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Root Canal Treatment

Root canal treatment is carried out when the pulp (also called “nerve”) inside a tooth is either inflamed or dead. The pulp may become inflamed or may die if there is significant decay in a tooth, if there is a large restoration (filling or crown) or if the tooth has been subjected to trauma.

The inflamed pulp may cause toothache or remain pain-free. When the pulp dies, the space it inhabits (the root canal) rapidly becomes infected with bacteria. This may cause pain and swelling in the supporting tissues (abscess) or the tooth may remain symptom-free.

The purpose of root canal treatment is to remove the inflamed tissue or bacteria inside the root canal and thus allow the surrounding tissues to heal. After cleaning the root canal system, the space created is filled with a root filling. A rubber material called gutta percha is used as the root filling material.

The root canal system, especially in molars, is often complex and difficult to clean completely. This is why many general dentists prefer to refer these cases to a specialist.

The treatment is time consuming because of its complexity but with the use of modern local anaesthetic techniques it can be performed with little or no discomfort. It is normal for patients to experience some soreness after treatment, as the supporting tissues of the tooth may be a little bruised.

The success rates of first time root canal treatments is over 90%, while the success rate is reduced to about 80% when an existing root treatment needs redoing if it has failed.

Why does root canal treatment take so long?

The treatment time of root canal treatment will depend on the complexity and number of canals in the tooth. Some complicated cases may take even longer. Root canals are often complex structures and may be very small, even invisible to the naked eye. It is not uncommon to find four or five canals in a molar tooth, the smallest of these often being less than .05 mm in diameter.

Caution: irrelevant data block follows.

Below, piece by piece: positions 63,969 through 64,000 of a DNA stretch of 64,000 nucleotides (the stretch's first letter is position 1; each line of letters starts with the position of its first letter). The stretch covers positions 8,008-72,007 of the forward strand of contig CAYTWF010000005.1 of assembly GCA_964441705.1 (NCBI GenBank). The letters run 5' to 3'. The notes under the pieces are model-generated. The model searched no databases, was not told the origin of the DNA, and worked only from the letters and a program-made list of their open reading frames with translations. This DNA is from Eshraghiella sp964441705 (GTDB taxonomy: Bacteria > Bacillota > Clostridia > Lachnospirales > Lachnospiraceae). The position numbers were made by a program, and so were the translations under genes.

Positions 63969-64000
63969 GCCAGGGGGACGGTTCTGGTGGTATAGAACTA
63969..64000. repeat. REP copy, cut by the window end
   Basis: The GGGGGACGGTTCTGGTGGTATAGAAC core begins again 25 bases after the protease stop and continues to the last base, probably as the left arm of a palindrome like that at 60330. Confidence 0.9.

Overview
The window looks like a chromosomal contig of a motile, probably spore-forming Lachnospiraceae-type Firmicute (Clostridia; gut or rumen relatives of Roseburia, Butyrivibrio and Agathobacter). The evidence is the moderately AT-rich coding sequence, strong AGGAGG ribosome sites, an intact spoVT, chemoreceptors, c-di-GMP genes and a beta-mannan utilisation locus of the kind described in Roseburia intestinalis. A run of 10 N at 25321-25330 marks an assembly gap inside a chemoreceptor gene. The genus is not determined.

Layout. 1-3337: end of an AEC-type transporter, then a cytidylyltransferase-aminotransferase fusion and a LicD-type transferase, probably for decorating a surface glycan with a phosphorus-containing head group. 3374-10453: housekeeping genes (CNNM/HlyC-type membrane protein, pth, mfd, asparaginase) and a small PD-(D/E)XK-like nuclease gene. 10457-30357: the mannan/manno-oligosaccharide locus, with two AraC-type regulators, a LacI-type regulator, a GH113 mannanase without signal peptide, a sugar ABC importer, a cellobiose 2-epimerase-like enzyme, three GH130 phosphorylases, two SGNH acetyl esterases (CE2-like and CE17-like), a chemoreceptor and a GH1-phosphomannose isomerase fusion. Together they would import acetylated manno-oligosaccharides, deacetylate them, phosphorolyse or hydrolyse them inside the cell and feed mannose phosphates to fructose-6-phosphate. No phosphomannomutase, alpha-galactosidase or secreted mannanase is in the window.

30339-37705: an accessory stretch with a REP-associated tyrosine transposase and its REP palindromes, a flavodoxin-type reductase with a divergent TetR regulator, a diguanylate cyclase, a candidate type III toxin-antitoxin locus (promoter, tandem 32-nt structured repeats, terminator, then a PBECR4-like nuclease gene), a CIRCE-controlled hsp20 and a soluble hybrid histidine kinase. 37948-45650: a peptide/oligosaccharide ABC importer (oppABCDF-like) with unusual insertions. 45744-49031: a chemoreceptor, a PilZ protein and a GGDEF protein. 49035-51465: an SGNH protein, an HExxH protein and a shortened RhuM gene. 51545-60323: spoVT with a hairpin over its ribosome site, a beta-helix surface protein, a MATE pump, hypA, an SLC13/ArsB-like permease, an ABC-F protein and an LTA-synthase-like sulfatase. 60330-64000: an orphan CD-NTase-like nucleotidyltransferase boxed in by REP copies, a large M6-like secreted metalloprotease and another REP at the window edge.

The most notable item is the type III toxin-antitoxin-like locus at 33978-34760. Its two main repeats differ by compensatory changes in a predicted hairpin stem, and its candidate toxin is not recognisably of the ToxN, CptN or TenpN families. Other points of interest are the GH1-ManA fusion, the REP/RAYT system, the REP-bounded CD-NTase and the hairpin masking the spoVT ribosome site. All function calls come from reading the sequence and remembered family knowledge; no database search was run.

Root canal treatment on a molar tooth will normally take from ninety minutes to three hours.

Between visits anti-bacterial medicaments are placed inside the canals to kill any remaining bacteria. This dressing is usually in place for a period of one week, during which the tooth is sealed with a temporary filling.

It is normal for teeth to be slightly tender sore for a few days after root canal treatment. This discomfort is normally from the inflamed supporting tissues surrounding the tips of the roots. Some teeth, particularly ones that have been problematic for a while, may take a few months to settle completely. Once the root-treated tooth has settled down completely a crown should be placed to protect the remaining tooth structure from fracture.

More information on Root Canal Treatment

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Practice Address: 140 – 142 North Street Hornchurch Essex RM11 1SU
Opening Hours:
Monday - Thursday 08.30-17.00
Friday 8.30-16.00

Email: Phone: 01708 459445